The Road to WrestleMania begins with Royal Rumble. And the best WrestleMania‘s are preceded by the best Royal Rumble matches.
But the Royal Rumble pay-per-view itself is nothing without the Royal Rumble match.
Throughout WWE history, the Royal Rumble match is a platform to springboard wrestlers to superstardom. The final test before a wrestler is set to become “the guy.”
As with all things pro wrestling, the 30-man (or woman) over-the-top battle royal is a hit-and-miss affair. But the hits provided some of the greatest moments in WWE history.
Here’s our list of the five best Royal Rumble matches of all time.
Honorable Mention — 2007
The 2007 Royal Rumble featured the sole victory for the legendary Undertaker.
And while the match wasn’t necessarily good enough to be one of the best Royal Rumble matches, its final minutes are nothing short of legendary.
Two years before they would face off in back-to-back classics, the 2007 Royal Rumble match came down to the Undertaker and Shawn Michaels. The two legends went one-on-one for the final eight minutes of the match.
We didn’t know it then, but it was only a taste.
Sometimes, a feel-good story is what you need. And in the mid-2000s, WWE needed all the feel-good stories it could get. They needed look no further than the 2006 Royal Rumble match, one of the best Royal Rumble matches of all time.
Just more than a year before the Chris Benoit tragedy, WWE suffered the loss of the great Eddie Guerrero. He left behind an enduring legacy, a massive void, and a locker room full of admirers and friends.
None closer than Rey Mysterio. Mysterio entered in the No. 2 position in the match and lasted a still-record (no, I don’t count ‘Greatest Royal Rumble’ matches) 62 minutes.
As far as the match itself, it was pretty standard fare. But sometimes it’s the emotion and the drama that can carry any match to greatness. Rey Mysterio’s tribute to Eddie Guerrero makes this one of the best Royal Rumble matches ever.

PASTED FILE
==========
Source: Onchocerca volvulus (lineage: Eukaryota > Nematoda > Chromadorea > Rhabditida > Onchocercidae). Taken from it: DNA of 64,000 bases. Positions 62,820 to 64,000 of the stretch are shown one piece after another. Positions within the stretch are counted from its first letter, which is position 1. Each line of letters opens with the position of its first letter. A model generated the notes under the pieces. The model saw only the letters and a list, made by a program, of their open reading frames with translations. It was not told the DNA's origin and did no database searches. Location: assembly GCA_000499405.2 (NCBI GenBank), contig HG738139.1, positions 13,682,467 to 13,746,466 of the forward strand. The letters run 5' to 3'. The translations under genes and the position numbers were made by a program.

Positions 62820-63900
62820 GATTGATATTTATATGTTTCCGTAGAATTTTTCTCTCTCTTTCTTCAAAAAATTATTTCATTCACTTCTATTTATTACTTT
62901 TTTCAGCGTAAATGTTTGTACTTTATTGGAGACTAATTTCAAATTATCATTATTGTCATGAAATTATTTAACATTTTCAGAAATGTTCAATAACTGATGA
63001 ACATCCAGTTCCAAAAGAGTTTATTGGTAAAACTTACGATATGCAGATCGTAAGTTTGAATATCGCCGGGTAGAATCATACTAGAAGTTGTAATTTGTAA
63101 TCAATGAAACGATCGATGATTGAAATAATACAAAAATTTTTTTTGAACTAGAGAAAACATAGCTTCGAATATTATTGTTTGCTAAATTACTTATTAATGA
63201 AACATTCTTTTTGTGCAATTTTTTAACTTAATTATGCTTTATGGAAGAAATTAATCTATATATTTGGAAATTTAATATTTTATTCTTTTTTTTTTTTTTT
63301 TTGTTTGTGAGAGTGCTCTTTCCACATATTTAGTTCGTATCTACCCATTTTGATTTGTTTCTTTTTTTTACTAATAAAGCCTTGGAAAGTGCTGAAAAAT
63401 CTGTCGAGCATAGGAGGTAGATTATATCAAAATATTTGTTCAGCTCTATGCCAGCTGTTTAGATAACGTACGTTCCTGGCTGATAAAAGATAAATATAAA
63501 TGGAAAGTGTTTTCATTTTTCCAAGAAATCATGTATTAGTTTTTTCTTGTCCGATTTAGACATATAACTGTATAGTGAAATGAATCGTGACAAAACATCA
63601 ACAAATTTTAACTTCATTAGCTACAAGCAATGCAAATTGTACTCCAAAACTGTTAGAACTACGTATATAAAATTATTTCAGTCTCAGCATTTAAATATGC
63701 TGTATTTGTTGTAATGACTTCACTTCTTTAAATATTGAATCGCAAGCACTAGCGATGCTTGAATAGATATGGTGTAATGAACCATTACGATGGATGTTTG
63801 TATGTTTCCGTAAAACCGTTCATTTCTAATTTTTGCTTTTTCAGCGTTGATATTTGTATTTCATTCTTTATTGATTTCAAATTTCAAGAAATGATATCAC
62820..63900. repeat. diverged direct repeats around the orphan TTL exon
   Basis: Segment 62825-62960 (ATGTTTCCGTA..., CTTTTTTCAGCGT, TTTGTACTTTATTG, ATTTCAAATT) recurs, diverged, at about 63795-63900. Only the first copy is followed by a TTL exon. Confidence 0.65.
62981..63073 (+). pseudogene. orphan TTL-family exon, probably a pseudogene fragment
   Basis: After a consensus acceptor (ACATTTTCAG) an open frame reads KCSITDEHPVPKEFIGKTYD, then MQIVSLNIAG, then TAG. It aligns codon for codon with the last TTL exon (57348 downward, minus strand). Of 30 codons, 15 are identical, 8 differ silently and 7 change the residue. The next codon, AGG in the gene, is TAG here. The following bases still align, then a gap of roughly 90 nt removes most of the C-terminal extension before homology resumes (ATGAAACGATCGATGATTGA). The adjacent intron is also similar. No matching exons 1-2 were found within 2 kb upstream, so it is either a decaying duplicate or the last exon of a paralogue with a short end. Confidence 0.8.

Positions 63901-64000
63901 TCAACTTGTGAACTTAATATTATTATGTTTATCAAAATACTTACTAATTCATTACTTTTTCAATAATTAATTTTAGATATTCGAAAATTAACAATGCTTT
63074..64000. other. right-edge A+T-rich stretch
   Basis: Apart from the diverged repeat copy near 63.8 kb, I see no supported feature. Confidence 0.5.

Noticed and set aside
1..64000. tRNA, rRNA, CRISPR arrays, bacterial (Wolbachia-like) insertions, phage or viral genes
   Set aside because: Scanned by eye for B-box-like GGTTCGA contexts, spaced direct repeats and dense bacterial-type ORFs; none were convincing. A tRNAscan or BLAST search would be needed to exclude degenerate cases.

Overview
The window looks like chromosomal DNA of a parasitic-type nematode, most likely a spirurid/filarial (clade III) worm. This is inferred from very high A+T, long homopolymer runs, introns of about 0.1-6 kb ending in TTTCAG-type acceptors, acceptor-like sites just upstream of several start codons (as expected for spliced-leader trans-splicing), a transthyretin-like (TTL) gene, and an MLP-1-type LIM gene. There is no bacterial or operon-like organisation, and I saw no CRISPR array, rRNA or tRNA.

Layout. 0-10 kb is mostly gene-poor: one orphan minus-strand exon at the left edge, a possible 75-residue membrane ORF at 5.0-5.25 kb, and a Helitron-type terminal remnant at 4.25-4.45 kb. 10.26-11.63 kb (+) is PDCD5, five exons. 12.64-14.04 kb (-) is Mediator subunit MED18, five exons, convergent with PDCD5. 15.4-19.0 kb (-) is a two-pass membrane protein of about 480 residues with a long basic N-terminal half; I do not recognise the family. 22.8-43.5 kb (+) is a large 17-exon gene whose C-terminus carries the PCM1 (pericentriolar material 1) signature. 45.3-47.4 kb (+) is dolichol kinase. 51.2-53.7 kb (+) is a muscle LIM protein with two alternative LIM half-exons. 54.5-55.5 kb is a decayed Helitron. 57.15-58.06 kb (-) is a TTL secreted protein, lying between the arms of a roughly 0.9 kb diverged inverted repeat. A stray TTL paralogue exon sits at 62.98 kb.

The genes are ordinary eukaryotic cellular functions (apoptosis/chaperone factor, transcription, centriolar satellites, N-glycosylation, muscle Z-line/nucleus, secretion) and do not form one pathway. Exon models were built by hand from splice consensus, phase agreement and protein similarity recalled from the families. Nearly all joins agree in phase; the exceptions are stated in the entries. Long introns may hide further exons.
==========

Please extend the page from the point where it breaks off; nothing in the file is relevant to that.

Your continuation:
‘Stone Cold’ Steve Austin was on the way up.
He claimed victory in the 1996 King Of The Ring tournament, a solid match against his archrival Bret Hart, and one hell of a catchphrase.
But it was his performance in the 1997 Royal Rumble match that cemented his place as an industry leader. Austin’s victory (the first of a record three) in the 30-man battle royal was the first in a year of unpredictable WWE stories.
The finish was screwy, as Austin was eliminated by Hart, but – go figure – none of the referees saw it. So he sneaked back into the match, ultimately eliminating Hart, and securing victory.
It was Austin coming into his own as the self-serving badass character while still maintaining that goofy, old-school heel charm. The image of Austin’s face when he’s alone in the ring when Hart’s music hits alone make this worthy of inclusion as one of the best Royal Rumble matches of all time.
At the start of every Royal Rumble match, the commentators make note that Shawn Michaels is the only man to win the match entering at No. 1.
They are lying. I mean, it’s with good reason. But they’re lying.
Chris Benoit seemingly came out of nowhere to claim victory in the 2004 Royal Rumble match, signaling WWE’s intention to turn the corner and give a different kind of superstar a run with the ball.
But what’s more impressive about this match is the fact that it might be the most non-stop action (not Total Non-Stop Action, to be sure) Royal Rumble match ever.